Although he didn't want special treatment, Sergio did need to feel that his teachers genuinely cared about his success. The good teachers in the school were those who had high academic and behavior standards in their classrooms. Sergio disapproved when some students labeled demanding teachers as racist: "It's like [the students] wanted someone to feel sorry for them or to give them easy work just because they were learning English. What a lame excuse!" To Sergio, teachers who expect a lot of their students seem to believe that the students can meet those expectations. "We already have enough stuff in our lives telling us we can't be something," he said. "We don't need the teachers doing it, too."
Sergio's ambition to succeed academically, and his refusal to use his language and immigration status as an excuse for failure, exacerbated his sense of alienation:[The other students] would accuse me of "acting white" because I wanted to speak English and do well in school. I heard words likecoconut and Oreo, which really hurt. I'm just trying to do the best I can for myself and my family, and it's like I can't do that and be Mexican, too.
Sergio's difficulties at home and with his peers are, unfortunately, not unusual among immigrants and English language learners (Zhou, 2003).

Obstacles Along the Way

Sergio had never considered attending college in the United States, or even in Mexico, despite the fact that he had always been an outstanding student. He thought it was just too far out of his reach: too expensive, too difficult, too intimidating.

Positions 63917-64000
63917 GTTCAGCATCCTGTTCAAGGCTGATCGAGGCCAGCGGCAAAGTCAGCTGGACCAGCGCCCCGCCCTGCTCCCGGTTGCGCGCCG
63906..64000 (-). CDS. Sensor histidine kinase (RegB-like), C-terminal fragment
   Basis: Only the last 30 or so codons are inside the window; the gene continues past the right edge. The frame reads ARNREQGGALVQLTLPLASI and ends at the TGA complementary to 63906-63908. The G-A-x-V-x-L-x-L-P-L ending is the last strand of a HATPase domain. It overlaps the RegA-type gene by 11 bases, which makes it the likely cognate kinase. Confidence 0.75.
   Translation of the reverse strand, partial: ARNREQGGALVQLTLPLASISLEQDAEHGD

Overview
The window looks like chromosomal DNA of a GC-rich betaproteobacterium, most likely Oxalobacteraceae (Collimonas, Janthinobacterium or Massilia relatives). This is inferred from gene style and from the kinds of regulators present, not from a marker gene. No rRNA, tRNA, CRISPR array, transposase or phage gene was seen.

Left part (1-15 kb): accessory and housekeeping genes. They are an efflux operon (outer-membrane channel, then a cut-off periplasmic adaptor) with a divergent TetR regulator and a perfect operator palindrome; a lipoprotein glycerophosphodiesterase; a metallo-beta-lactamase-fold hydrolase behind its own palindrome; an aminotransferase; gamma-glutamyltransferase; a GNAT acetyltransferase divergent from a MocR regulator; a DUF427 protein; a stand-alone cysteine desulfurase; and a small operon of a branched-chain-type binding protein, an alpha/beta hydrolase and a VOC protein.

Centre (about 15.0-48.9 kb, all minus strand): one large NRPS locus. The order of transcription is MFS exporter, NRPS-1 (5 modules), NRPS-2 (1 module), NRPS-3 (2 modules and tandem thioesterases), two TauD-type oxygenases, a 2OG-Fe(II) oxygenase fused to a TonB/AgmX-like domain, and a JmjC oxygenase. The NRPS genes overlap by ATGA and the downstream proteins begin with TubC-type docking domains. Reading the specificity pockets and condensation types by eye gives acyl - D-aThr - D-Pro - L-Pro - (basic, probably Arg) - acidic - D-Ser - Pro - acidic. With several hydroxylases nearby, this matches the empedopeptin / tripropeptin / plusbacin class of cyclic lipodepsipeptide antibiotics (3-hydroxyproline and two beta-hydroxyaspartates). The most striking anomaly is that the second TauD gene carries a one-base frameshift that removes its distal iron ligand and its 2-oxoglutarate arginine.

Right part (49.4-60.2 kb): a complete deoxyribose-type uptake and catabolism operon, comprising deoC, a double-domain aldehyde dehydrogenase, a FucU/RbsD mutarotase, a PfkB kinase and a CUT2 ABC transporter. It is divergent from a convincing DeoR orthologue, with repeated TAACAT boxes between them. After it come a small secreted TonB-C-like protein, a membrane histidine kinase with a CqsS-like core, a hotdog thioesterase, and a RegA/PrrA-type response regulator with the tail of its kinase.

But things changed for him in the spring of his freshman year. When our first seniors were accepted to college, I posted their names over the whiteboard in the front of my classroom. "Your name in lights," I called it. That first year, there were only five names, but by the fourth year, we had 13 names "in lights." When Sergio saw all the Hispanic names there, he began to think his name could be there, too.
But the path to college was completely unknown. "No one in my family had ever gone to college before," he said, "and I didn't even know where to start." Sergio and I talked often about what he would need to do to get into college and to be academically prepared for college-level work. I encouraged him to enroll in the low-cost summer classes available at the local community college. The idea both intrigued and scared him, but together with a friend from school, Sergio enrolled in computer and English classes that summer.
He began to gain confidence in his abilities and in his potential for succeeding in higher education. "I was so impressed with the dedication of those college students," he said. "I wanted to be like them. They really cared about their future. It was so different from my classmates at school." The lack of opportunities for higher education may well have dampened the motivation of Sergio's classmates, as it does for many other immigrants and English language learners (Cornelius, 1995).
Sergio also attended extended day classes at school four evenings each week to ensure that he would have enough English credits to be eligible to apply to a university. Students who are classified as English language learners must, in general, take additional coursework beyond their English as a second language or English language development classes to obtain the credits necessary for university entrance.